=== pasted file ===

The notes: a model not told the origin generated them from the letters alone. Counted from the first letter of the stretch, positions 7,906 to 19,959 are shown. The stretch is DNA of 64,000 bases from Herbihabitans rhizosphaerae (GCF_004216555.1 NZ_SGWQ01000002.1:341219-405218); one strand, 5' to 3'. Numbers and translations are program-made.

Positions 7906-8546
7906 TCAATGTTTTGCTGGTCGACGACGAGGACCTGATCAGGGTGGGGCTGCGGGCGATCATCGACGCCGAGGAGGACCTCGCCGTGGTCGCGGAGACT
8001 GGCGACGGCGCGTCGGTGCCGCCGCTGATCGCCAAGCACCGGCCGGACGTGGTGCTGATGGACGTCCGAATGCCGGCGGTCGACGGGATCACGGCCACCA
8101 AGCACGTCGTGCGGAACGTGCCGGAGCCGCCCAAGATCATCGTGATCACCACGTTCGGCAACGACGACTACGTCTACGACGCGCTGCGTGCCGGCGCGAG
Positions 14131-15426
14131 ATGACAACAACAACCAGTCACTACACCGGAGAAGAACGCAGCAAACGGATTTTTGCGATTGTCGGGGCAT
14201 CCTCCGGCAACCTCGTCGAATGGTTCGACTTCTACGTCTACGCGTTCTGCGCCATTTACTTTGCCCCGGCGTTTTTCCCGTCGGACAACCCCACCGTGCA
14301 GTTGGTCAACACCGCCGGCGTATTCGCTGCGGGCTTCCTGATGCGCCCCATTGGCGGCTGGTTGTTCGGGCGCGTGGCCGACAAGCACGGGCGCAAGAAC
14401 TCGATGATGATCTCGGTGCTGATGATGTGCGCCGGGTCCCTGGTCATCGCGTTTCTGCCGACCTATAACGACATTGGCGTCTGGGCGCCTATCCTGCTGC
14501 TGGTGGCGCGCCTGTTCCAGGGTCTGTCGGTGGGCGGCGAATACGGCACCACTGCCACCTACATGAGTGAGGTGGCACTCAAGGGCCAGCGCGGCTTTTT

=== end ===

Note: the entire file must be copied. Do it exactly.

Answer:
The notes: a model not told the origin generated them from the letters alone. Counted from the first letter of the stretch, positions 7,906 to 19,959 are shown. The stretch is DNA of 64,000 bases from Herbihabitans rhizosphaerae (GCF_004216555.1 NZ_SGWQ01000002.1:341219-405218); one strand, 5' to 3'. Numbers and translations are program-made.

Positions 7906-8546
7906 TCAATGTTTTGCTGGTCGACGACGAGGACCTGATCAGGGTGGGGCTGCGGGCGATCATCGACGCCGAGGAGGACCTCGCCGTGGTCGCGGAGACT
8001 GGCGACGGCGCGTCGGTGCCGCCGCTGATCGCCAAGCACCGGCCGGACGTGGTGCTGATGGACGTCCGAATGCCGGCGGTCGACGGGATCACGGCCACCA
8101 AGCACGTCGTGCGGAACGTGCCGGAGCCGCCCAAGATCATCGTGATCACCACGTTCGGCAACGACGACTACGTCTACGACGCGCTGCGTGCCGGCGCGAG
Positions 14131-15426
14131 ATGACAACAACAACCAGTCACTACACCGGAGAAGAACGCAGCAAACGGATTTTTGCGATTGTCGGGGCAT
14201 CCTCCGGCAACCTCGTCGAATGGTTCGACTTCTACGTCTACGCGTTCTGCGCCATTTACTTTGCCCCGGCGTTTTTCCCGTCGGACAACCCCACCGTGCA
14301 GTTGGTCAACACCGCCGGCGTATTCGCTGCGGGCTTCCTGATGCGCCCCATTGGCGGCTGGTTGTTCGGGCGCGTGGCCGACAAGCACGGGCGCAAGAAC
14401 TCGATGATGATCTCGGTGCTGATGATGTGCGCCGGGTCCCTGGTCATCGCGTTTCTGCCGACCTATAACGACATTGGCGTCTGGGCGCCTATCCTGCTGC
14501 TGGTGGCGCGCCTGTTCCAGGGTCTGTCGGTGGGCGGCGAATACGGCACCACTGCCACCTACATGAGTGAGGTGGCACTCAAGGGCCAGCGCGGCTTTTT